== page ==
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Power BI – Managing App Audiences

By: David Rohlfs

Introduction

When I get to work with people who are newer to Microsoft Power BI and especially the Microsoft Power BI Service, there are always questions on how to group people together for sharing reports. The normal assumption and way to do it until several months ago was to have a different workspace for accounting, sales, finance, marketing, manufacturing, etc. This isn’t the case anymore because of the addition of App Audiences. App audiences allow a user to send out one app from a workspace and hide reports and dashboards from specific groups.

This blog will be building off of a previous EPM Strategy blog called “How to Create an App on the Microsoft Power BI Service” that will be linked below.

In this blog we will go over when you should choose to utilize the audience ability while creating an app and also go through a walkthrough describing all of the steps to create an audience.

When to use it

The audience feature has a lot of different uses. The main idea is that you can create separate groups that can only see a portion of an app. There are many ways that you can setup the audiences to enhance your Power BI sharing experience like:

  • Hiding specific dashboards from different sales teams.
  • Creating an audience that only contains one member who should only have access to seeing one overview dashboard.
  • Creating different audiences for who can use a report and who can use a dashboard.
  • Creating audiences that reflect organizational structures, like associates, managers, c-suite, etc.
  • Creating audiences that reflect organizational teams like sales, marketing, accounting, etc

As I talked about in the introduction, the way that we had to set this up before was by using different workspaces to manage each group. In a lot of cases this still is the best solution, but in a smaller business that is more relaxed with its security (although an app is totally secure and easily governed) just sending out one app and only having to manage one workspace could be the best situation.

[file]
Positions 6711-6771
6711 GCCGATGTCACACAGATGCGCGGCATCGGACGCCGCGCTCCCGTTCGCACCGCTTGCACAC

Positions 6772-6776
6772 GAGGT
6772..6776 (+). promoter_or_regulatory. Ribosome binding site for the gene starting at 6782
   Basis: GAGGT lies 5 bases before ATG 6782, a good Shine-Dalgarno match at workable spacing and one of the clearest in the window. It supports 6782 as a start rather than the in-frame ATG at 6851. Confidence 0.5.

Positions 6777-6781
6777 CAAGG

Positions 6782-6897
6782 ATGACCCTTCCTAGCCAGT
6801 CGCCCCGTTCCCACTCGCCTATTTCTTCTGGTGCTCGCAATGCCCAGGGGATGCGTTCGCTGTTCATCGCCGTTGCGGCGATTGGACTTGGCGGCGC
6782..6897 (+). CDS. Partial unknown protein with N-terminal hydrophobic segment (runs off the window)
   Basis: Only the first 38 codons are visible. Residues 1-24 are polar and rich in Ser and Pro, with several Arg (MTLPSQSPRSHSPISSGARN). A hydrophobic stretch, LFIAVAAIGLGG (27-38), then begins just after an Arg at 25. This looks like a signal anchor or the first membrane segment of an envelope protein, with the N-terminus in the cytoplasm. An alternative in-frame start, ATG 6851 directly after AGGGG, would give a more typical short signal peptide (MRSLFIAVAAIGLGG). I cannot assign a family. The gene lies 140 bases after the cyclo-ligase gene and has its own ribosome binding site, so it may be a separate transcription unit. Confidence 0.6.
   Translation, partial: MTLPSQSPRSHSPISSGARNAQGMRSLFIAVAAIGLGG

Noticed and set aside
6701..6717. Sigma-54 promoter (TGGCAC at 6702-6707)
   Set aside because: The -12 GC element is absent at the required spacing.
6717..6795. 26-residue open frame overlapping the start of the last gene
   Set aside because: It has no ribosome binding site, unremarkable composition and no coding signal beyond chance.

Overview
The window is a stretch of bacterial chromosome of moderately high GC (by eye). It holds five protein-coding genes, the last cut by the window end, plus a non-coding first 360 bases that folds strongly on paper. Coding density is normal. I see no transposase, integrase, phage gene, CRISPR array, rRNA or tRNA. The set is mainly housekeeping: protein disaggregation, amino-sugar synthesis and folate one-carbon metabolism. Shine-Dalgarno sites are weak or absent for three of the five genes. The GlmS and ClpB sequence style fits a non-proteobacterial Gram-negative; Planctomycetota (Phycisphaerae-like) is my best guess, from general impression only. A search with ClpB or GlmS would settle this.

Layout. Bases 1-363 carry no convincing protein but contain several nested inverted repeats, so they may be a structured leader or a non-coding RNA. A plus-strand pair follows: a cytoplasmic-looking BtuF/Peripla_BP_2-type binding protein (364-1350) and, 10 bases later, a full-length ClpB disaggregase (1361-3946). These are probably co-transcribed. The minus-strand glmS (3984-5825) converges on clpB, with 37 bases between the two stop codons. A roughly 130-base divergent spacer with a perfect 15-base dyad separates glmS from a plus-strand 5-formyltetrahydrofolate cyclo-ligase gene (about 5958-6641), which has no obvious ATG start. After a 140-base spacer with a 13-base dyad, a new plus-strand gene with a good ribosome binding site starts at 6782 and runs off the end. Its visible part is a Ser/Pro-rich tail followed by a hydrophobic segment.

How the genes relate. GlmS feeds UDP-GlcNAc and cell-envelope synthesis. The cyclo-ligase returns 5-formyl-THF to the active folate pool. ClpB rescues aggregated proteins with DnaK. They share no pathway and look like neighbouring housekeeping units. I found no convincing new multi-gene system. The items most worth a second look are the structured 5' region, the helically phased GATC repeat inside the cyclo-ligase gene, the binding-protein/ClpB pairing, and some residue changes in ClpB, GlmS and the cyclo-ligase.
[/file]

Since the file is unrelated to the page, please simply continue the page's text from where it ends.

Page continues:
There is only one problem with using an app to serve many groups and that is that you cannot hide specific pages inside of a report. If this is a problem for you, there are a couple of good situations to look into.

  • You can post entire pages to dashboards. This means that you can hide specific dashboards from each audience while letting them keep access to the pages of the report they are allowed to access.
  • You can create separate reports for each audience. This is the most likely option as in many cases you are probably already doing this. If not, see the next option.
  • Create reports for each audience using the same semantic model (dataset). If you already have a report for your entire organization that you want to break up, you could just pull down the semantic model that you have already published and copy and paste the existing visuals into your new report. Doing this will allow you to only refresh one dataset in the workspace and have all of the reports refreshed. Then you just hide the reports that you don’t want that audience to view from the App Creator/Updater.

Walkthrough

Like I said before, we will not go through creating an app and all the nuances of that, but we will focus on the third audience page. This walkthrough will be an example of where we want to have a sales audience and an accounting audience. We have a workspace that has one report for the sales team, and one for the accounting team.

To start let’s get to our audience page.

I want to have two different audiences in my workspace. One for my sales team called “EPM Sales” and one for accounting called “EPM Acctg”. To do this I am going to click on the “+ New Audience” button towards the top and rename my audiences respectively.

Next let’s make sure that my Sales group can’t see my accounting report and vice versa. I am going to click on the little eye that is next to my report name so that I see it is hidden for the sales group. Then I am going to do the same thing for my accounting group.

Now let’s go and add people to each of the audiences. In my sales group I am going to add all of my salespeople by entering each of their names or their email addresses. Depending on how or if your organization’s directory is set up, you may be able to share it to groups as well. I also went ahead and did the same process with my accounting group.

Once we publish the app the audiences will only have access to the reports you shared with that respective audience. The sales team will not be able to see the accounting report and accounting won’t be able to see the sales report.

Conclusion

Although the scenario that I set up in the walkthrough may not be practical for you, there are a lot of possibilities of sharing specific reports or dashboards to their respective audience. If you found this blog enjoyable, I recommend reading through some of EPM Strategy’s other blogs linked below.

 

Links Related to This Blog:

Removing Items in the Power BI Service

Creating a Workspace

Power BI Scheduling Refresh

Power BI Row Level Security

Creating a Report from an Existing Semantic Model

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